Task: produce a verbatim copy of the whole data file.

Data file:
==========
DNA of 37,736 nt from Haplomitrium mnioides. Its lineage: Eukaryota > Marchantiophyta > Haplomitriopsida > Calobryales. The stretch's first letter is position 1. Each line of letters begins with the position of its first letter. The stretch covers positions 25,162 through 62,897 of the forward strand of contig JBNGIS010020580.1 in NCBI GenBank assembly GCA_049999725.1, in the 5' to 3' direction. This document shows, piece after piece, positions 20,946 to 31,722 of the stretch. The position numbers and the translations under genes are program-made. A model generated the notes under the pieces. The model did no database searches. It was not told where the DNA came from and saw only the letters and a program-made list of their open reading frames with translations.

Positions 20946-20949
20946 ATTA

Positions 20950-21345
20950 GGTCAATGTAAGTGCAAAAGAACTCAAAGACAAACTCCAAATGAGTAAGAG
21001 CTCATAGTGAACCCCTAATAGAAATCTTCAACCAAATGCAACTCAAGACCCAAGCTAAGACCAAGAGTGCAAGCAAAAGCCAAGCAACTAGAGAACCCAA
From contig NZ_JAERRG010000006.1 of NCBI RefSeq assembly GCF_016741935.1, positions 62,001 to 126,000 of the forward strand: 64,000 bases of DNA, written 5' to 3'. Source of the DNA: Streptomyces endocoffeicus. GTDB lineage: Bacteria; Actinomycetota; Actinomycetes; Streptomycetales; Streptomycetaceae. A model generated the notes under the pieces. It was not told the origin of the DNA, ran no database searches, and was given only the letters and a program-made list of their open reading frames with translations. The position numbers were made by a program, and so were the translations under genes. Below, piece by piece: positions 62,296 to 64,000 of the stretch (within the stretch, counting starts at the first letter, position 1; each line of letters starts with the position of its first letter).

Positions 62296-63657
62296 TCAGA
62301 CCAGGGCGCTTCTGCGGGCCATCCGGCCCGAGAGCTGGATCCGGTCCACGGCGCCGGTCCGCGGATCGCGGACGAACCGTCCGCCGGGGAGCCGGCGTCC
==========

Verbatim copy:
DNA of 37,736 nt from Haplomitrium mnioides. Its lineage: Eukaryota > Marchantiophyta > Haplomitriopsida > Calobryales. The stretch's first letter is position 1. Each line of letters begins with the position of its first letter. The stretch covers positions 25,162 through 62,897 of the forward strand of contig JBNGIS010020580.1 in NCBI GenBank assembly GCA_049999725.1, in the 5' to 3' direction. This document shows, piece after piece, positions 20,946 to 31,722 of the stretch. The position numbers and the translations under genes are program-made. A model generated the notes under the pieces. The model did no database searches. It was not told where the DNA came from and saw only the letters and a program-made list of their open reading frames with translations.

Positions 20946-20949
20946 ATTA

Positions 20950-21345
20950 GGTCAATGTAAGTGCAAAAGAACTCAAAGACAAACTCCAAATGAGTAAGAG
21001 CTCATAGTGAACCCCTAATAGAAATCTTCAACCAAATGCAACTCAAGACCCAAGCTAAGACCAAGAGTGCAAGCAAAAGCCAAGCAACTAGAGAACCCAA
From contig NZ_JAERRG010000006.1 of NCBI RefSeq assembly GCF_016741935.1, positions 62,001 to 126,000 of the forward strand: 64,000 bases of DNA, written 5' to 3'. Source of the DNA: Streptomyces endocoffeicus. GTDB lineage: Bacteria; Actinomycetota; Actinomycetes; Streptomycetales; Streptomycetaceae. A model generated the notes under the pieces. It was not told the origin of the DNA, ran no database searches, and was given only the letters and a program-made list of their open reading frames with translations. The position numbers were made by a program, and so were the translations under genes. Below, piece by piece: positions 62,296 to 64,000 of the stretch (within the stretch, counting starts at the first letter, position 1; each line of letters starts with the position of its first letter).

Positions 62296-63657
62296 TCAGA
62301 CCAGGGCGCTTCTGCGGGCCATCCGGCCCGAGAGCTGGATCCGGTCCACGGCGCCGGTCCGCGGATCGCGGACGAACCGTCCGCCGGGGAGCCGGCGTCC